When clinicians resist a QI activity, they have a justified or perceived reason. Rather than judge their intentions, find out why they are resisting; value rather than vilify the dissenter.10 It is more effective to assume that a barrier is likely the root of resistance. The QI leader's job is to surface and mitigate those barriers. Rather than bullying or avoiding the dissenter, embrace them, talk to them. Listen and understand why they are resisting. In most cases, there will be some truth to their resistance. The intervention may pose unrecognised risks or burdens.
Moreover, it is easy to forget that harm is usually the result of system failures that most often position clinicians to make mistakes.11 Yet, when we step back from the sharp end where clinicians interface with patients, we still blame and judge others. This is destructive for QI and deters progress.
Monitor the organisational pressure
The healthcare industry is in the midst of unprecedented change. Healthcare organisations are inundated with implementing new information systems and technologies, and with meeting regulations from The Joint Commission and other external agencies. Many healthcare organisations are under significant financial pressures, asking staff to do more work with fewer resources. Staff feel overwhelmed and near the boiling point. No wonder staff resist new QI projects. The QI leader should view the organisation as a pressure cooker and check the gauge before throwing in another initiative that could increase the pressure and cause an explosion.5
The QI leader must monitor the pressure, turning the heat up when it is cooking too slow, turning it down when the pressure is too high. Pressure can occur within yourself, your team, and your organisation. The QI leader needs a deep understanding of all three levels. If accomplished, he/she will know when to push harder and when to back off.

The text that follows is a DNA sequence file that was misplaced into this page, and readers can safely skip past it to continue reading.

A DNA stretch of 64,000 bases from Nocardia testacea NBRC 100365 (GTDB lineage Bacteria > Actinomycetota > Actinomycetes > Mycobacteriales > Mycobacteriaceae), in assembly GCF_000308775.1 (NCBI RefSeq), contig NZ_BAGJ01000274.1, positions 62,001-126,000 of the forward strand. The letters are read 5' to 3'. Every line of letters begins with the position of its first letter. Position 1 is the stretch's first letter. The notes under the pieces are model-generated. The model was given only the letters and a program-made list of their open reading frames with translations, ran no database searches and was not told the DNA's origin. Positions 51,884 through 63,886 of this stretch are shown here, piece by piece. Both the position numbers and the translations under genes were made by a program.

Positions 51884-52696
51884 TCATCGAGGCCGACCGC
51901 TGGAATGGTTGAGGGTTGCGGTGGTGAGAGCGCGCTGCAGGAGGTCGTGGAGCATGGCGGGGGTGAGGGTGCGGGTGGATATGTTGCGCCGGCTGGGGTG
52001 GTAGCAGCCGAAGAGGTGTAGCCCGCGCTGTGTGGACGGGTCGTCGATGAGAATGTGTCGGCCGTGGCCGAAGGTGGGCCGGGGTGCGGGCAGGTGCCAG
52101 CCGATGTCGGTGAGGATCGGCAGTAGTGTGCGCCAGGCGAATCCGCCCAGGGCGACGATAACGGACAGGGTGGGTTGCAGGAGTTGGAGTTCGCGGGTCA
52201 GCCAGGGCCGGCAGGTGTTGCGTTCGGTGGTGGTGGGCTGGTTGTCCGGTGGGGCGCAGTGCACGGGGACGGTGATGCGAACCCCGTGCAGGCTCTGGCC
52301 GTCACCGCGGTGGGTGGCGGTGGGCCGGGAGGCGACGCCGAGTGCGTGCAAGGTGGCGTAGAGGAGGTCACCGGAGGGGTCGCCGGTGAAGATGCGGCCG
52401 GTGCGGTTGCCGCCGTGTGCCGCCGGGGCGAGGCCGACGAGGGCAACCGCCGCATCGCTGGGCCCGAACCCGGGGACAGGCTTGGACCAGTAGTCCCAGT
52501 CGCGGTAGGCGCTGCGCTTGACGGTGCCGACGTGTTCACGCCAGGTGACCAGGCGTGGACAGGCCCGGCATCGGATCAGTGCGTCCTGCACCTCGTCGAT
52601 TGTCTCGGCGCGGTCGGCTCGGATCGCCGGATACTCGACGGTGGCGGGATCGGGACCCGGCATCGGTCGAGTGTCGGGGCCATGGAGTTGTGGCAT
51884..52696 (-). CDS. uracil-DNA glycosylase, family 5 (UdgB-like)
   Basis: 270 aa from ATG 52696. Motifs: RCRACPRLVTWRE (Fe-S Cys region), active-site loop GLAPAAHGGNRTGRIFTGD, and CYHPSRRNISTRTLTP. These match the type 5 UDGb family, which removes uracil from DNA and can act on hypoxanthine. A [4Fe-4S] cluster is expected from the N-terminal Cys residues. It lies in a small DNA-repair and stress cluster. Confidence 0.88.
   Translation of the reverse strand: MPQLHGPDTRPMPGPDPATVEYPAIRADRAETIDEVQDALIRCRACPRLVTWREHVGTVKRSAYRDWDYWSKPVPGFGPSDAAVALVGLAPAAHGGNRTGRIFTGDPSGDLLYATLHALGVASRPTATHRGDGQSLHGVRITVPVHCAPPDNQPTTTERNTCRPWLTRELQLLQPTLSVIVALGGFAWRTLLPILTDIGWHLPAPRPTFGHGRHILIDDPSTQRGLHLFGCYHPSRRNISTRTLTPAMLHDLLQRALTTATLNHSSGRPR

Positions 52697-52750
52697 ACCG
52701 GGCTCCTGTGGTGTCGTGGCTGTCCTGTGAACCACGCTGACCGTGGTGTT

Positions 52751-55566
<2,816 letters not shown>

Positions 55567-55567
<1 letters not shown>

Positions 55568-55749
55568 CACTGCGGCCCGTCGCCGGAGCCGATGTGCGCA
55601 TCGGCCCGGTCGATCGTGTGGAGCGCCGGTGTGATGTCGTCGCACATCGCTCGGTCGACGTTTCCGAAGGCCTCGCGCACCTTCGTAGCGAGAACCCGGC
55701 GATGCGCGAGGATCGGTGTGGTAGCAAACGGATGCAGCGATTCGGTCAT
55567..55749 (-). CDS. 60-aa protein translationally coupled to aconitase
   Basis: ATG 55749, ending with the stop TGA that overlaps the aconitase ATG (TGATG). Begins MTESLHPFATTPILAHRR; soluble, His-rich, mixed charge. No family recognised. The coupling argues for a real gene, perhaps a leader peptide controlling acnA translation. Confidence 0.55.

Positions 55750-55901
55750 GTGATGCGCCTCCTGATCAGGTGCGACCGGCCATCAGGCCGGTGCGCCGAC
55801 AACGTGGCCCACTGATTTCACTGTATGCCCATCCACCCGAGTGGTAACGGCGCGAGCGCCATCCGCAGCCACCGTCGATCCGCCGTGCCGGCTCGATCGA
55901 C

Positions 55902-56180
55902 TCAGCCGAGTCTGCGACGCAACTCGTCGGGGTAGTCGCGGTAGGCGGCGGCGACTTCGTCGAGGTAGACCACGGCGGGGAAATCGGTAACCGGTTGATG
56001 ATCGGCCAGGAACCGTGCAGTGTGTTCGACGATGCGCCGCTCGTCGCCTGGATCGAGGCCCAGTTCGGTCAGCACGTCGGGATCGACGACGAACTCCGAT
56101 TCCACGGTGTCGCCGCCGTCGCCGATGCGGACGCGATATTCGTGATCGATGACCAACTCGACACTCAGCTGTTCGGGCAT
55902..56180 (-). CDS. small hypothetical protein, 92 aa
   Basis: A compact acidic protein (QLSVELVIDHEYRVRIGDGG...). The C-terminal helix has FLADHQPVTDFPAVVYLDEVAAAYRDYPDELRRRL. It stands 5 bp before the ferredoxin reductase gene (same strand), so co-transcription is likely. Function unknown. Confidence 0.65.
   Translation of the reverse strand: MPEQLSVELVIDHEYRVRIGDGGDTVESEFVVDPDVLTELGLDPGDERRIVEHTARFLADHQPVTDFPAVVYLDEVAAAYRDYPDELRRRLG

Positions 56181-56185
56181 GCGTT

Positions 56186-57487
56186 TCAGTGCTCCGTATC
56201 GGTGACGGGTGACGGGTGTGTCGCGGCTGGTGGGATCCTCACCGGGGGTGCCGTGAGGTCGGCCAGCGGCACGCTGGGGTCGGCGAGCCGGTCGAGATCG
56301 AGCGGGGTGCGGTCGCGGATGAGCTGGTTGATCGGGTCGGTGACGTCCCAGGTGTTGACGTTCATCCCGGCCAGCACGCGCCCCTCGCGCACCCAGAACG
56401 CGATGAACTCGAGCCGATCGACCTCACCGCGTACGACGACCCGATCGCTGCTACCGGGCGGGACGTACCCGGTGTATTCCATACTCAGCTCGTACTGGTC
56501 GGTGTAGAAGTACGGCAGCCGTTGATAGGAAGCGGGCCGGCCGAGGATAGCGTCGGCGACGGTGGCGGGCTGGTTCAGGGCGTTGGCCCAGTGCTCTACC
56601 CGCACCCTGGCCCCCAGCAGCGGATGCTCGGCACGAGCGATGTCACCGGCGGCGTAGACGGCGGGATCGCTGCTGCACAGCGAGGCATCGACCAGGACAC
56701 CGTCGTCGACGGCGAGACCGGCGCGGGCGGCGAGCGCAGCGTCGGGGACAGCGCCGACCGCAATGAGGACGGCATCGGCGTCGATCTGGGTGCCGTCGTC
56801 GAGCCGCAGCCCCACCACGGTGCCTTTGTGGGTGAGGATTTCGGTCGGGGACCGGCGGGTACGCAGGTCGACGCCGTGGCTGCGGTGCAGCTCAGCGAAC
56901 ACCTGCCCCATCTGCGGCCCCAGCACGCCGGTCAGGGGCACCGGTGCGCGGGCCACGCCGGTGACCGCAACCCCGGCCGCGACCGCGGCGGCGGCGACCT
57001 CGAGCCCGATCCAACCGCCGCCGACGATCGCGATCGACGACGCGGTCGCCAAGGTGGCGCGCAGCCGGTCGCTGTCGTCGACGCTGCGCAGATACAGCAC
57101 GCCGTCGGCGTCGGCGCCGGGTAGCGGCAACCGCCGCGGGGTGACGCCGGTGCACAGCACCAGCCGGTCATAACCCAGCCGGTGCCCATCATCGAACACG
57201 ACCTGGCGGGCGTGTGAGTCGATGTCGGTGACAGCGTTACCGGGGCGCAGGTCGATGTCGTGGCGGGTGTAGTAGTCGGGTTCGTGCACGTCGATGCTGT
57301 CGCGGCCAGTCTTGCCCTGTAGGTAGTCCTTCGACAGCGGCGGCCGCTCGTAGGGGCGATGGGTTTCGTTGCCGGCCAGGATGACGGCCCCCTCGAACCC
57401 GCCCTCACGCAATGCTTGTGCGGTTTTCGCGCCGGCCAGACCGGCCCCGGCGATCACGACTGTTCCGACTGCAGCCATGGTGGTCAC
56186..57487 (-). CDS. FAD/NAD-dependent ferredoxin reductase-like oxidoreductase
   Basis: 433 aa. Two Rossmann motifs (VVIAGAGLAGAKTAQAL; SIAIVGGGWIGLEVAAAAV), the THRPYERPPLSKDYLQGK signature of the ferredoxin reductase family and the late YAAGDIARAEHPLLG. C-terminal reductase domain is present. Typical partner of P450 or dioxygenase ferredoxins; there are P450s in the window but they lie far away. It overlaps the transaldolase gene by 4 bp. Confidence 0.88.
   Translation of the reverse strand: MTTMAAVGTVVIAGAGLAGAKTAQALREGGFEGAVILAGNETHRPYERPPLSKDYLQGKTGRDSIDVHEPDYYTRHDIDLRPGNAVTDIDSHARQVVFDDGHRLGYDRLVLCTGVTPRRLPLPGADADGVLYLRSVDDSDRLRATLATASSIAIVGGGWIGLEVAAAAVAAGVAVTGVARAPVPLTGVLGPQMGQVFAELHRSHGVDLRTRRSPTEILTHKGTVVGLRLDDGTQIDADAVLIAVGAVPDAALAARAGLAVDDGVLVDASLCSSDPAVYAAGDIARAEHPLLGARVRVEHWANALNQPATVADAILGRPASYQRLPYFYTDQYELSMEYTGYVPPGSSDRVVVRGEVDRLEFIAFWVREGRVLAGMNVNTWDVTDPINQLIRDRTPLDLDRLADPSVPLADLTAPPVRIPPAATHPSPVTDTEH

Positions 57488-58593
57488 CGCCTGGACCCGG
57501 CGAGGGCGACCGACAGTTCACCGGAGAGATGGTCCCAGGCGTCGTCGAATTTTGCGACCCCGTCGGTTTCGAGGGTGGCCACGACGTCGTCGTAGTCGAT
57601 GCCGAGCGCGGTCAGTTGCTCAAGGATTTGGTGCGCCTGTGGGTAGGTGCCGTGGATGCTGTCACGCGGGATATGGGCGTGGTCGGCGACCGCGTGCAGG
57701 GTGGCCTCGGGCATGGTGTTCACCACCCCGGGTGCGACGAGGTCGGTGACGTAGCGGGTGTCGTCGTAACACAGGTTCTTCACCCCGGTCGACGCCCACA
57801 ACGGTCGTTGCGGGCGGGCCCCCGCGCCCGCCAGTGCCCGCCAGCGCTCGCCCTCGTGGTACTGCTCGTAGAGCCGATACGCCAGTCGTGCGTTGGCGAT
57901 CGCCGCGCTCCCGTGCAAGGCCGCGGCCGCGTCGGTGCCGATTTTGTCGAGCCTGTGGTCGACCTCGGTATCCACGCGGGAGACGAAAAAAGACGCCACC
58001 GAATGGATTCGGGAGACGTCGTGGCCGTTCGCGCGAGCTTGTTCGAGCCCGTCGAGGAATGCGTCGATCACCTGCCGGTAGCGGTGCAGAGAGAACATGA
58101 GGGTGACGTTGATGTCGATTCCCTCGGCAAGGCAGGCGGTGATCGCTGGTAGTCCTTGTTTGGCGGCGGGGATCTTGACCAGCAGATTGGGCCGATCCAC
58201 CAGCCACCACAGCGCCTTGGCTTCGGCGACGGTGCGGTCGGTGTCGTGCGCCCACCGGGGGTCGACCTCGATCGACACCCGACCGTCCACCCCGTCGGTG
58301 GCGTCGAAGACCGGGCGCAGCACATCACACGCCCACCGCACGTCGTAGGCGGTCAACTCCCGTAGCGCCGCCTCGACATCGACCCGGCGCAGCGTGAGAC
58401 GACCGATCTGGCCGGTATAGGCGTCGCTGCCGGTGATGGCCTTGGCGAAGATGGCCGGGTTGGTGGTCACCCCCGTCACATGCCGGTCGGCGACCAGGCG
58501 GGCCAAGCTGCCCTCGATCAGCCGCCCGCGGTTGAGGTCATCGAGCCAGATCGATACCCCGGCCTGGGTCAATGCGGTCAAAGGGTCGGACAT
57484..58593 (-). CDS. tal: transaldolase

The technical and adaptive work of QI is equally important, but overcoming the complex adaptive challenges will determine whether your intervention is adopted and implemented.12 A national effort to eliminate central line-associated bloodstream infections implements a culture-based program first to tackle adaptive challenges before the intervention to prevent infections.13 The concepts described in this essay are based on the leadership theories of Heifetz and others, and on my trying them in QI efforts, simplifying them, and developing metaphors to share them. They are practical, time tested, and seem to be effective in helping to overcome adaptive challenges.
The author wishes to thank Christine G Holzmueller, BLA (Honours) for editing this manuscript.
Competing interests Dr Pronovost reports the following potential competing interests: grant or contract support from the Agency for Healthcare Research and Quality, the National Patient Safety Agency (UK), the Robert Wood Johnson Foundation, and The Commonwealth Fund for research related to measuring and improving patient safety; honoraria from various hospitals and health systems and the Leigh speakers Bureau to speak on quality and safety; consultancy with the Association for Professionals in Infection Control and Epidemiology, Inc.; and book royalties for authoring Safe Patients, Smart Hospitals: How One Doctor's Checklist Can Help Us Change Health Care from the Inside Out.
Provenance and peer review Not commissioned; externally peer reviewed.